What I am asking for is validation on the why Microsoft went with this descision, and wanted to know if anyone would have preferred OnEventNames? I cannot offer any "validation"...

Remember conventions & guidelines are just that conventions & guidelines. If
you really want to name your event OnEvent name it OnEvent. If you want to
name the virtual function DoEvent, name it DoEvent. My feeling tends to be
as long as you are consistent within your project, team, department,
organization. Does it really matter what the Microsoft Guidelines state?

I tend to (mostly) follow the Microsoft Guidelines, not because they are the
*Microsoft Guidelines* but because then my code is consistent with the
framework, other .NET developers can pickup my code and be reasonable
familiar with it. I don't blindly follow the Guidelines, for example they
suggest using the same name for Fields & Properties, which may work in C#,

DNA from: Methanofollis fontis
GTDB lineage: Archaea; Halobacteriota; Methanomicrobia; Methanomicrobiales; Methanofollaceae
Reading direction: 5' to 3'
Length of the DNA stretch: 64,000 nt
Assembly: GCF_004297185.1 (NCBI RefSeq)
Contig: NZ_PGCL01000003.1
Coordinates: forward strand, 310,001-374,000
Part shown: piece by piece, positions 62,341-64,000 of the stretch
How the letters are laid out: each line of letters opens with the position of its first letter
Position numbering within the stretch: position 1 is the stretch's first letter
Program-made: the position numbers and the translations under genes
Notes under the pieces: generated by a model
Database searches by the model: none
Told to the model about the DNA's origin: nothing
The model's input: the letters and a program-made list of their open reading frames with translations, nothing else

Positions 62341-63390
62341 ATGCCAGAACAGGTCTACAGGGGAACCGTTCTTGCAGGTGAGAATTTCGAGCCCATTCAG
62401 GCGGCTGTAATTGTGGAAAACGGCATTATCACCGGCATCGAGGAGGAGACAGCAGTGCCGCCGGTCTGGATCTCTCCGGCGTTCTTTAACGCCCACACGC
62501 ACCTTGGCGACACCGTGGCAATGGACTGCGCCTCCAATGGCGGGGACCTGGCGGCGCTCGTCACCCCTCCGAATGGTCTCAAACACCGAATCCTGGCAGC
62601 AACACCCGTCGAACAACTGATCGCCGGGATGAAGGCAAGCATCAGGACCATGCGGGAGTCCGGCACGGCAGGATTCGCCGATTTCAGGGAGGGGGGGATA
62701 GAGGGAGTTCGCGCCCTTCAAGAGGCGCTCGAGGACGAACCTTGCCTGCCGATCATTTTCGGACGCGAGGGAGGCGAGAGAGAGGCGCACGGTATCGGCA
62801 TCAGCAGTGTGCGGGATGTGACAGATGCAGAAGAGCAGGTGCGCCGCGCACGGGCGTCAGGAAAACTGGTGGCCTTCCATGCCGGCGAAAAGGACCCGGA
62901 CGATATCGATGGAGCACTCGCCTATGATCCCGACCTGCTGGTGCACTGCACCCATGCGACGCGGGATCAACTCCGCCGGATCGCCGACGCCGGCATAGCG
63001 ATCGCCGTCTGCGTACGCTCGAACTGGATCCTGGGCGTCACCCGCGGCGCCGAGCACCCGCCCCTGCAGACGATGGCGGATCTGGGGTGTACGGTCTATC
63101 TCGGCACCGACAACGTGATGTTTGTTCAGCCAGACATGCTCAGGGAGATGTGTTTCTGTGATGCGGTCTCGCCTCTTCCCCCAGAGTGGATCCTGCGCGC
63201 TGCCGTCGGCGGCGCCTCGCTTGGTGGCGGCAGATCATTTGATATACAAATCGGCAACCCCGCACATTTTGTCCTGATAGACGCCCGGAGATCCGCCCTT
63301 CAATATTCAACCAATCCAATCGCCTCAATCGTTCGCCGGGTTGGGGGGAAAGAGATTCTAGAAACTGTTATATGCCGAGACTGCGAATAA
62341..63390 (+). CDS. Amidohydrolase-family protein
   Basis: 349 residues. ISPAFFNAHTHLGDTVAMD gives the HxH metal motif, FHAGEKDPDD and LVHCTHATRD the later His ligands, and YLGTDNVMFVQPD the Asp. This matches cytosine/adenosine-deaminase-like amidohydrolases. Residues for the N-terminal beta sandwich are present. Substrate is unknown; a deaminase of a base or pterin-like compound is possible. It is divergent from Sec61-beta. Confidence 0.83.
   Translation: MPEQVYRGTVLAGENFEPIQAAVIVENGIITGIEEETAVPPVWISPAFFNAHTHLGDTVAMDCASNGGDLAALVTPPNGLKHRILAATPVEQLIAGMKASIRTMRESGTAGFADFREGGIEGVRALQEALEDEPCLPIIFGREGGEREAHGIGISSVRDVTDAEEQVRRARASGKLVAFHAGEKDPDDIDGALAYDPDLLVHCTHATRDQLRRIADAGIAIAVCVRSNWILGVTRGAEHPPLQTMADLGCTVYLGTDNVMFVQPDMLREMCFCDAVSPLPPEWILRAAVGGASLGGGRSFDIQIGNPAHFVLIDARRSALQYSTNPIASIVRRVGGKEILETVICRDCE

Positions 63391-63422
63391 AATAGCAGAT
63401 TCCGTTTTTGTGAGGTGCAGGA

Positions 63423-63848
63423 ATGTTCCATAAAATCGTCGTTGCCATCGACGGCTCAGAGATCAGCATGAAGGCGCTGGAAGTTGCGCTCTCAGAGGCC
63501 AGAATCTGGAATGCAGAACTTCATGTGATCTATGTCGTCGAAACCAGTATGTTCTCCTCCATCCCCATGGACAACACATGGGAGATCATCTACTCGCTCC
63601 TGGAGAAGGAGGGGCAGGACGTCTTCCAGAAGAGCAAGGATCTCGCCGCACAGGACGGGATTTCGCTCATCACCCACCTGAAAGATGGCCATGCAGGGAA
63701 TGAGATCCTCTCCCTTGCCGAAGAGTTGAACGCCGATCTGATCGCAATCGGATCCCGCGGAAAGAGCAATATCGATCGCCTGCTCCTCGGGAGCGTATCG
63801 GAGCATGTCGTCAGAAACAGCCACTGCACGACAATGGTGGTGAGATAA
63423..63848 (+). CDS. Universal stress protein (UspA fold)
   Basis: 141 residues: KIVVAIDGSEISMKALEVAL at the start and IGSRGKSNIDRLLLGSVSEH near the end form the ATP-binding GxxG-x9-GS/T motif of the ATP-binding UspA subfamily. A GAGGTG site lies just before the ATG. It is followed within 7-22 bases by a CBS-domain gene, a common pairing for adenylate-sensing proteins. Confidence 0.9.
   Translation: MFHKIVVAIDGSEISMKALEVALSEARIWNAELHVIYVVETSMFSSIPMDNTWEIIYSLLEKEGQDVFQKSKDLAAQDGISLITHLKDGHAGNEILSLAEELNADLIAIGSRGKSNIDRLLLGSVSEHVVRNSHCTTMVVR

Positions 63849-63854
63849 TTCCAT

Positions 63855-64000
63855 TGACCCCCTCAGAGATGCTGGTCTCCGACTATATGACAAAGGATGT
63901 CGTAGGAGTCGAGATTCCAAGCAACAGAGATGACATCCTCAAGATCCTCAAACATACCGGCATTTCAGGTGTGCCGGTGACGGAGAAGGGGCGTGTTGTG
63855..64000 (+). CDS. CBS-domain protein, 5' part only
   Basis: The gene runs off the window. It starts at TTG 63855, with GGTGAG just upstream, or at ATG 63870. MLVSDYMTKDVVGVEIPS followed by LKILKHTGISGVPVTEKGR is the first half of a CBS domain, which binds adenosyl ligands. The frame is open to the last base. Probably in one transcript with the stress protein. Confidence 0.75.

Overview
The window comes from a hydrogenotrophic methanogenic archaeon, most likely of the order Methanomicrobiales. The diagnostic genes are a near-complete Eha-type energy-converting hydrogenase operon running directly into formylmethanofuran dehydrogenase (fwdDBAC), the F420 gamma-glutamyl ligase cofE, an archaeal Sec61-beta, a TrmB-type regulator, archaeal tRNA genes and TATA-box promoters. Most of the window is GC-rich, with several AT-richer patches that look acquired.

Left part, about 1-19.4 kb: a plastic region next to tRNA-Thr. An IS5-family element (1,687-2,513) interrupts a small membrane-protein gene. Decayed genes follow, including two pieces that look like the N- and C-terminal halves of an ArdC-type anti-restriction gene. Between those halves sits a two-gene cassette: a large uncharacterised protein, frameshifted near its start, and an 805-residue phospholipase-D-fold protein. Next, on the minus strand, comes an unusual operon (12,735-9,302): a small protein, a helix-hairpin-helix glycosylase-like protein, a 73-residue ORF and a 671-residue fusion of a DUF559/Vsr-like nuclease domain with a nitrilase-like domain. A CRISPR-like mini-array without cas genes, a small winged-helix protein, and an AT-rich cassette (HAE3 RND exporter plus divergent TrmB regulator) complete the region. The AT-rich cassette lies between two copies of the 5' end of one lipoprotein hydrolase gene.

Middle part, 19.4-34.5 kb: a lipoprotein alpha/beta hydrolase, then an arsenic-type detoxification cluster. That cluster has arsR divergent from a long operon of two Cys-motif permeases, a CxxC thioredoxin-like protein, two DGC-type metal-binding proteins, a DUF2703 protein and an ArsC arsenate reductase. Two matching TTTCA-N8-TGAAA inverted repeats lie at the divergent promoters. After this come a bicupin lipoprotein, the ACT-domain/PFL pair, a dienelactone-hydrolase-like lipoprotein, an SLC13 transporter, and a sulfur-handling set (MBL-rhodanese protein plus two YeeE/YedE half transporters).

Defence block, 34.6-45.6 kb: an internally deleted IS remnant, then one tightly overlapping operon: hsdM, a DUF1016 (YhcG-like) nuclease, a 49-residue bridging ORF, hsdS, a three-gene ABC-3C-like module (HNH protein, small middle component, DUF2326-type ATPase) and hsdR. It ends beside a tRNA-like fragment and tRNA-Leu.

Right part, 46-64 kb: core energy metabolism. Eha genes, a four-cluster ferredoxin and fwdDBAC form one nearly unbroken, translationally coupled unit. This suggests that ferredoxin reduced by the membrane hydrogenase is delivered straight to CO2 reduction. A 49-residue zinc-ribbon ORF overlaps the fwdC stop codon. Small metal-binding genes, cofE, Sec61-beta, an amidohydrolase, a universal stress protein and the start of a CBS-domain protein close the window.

however this fails in VB.NET. Hence I follow another convention (m_field
instead of field).
Finally, before someone replay saying I can name events any which way, that is obvious. I just want to write code that other people feel would comfortable with should I ever work in a team environment using C#. Too late ;-)

I suspect because I have not really used Delphi, that event naming is not
"messy" for me. Instead of Delphi I've had MFC, VB & Java.

Hope this helps
Jay
"boxboy" <a@a.a> wrote in message
news:uJ*************@TK2MSFTNGP12.phx.gbl...
"Jay B. Harlow [MVP - Outlook]" <Ja************@msn.com> wrote in message
news:e$**************@TK2MSFTNGP11.phx.gbl...
Boxboy,
What should I name my Connect, Disconnect, and Read events? I would use past tense Connected and Disconnected. Unfortunately Read is
both paste & present tense... Which allow for Connecting & Disconnecting
cancelable events...


Well, actually I already have a bool property named Connected, so I would

have to use some other name for the event.
Would Received work instead of Read? For a socket I would think in terms of Receiving data instead of Reading data...
Why did microsoft decide to use a verb based naming convtion for events rather such as Close and Click for rather than prepending them with On
as in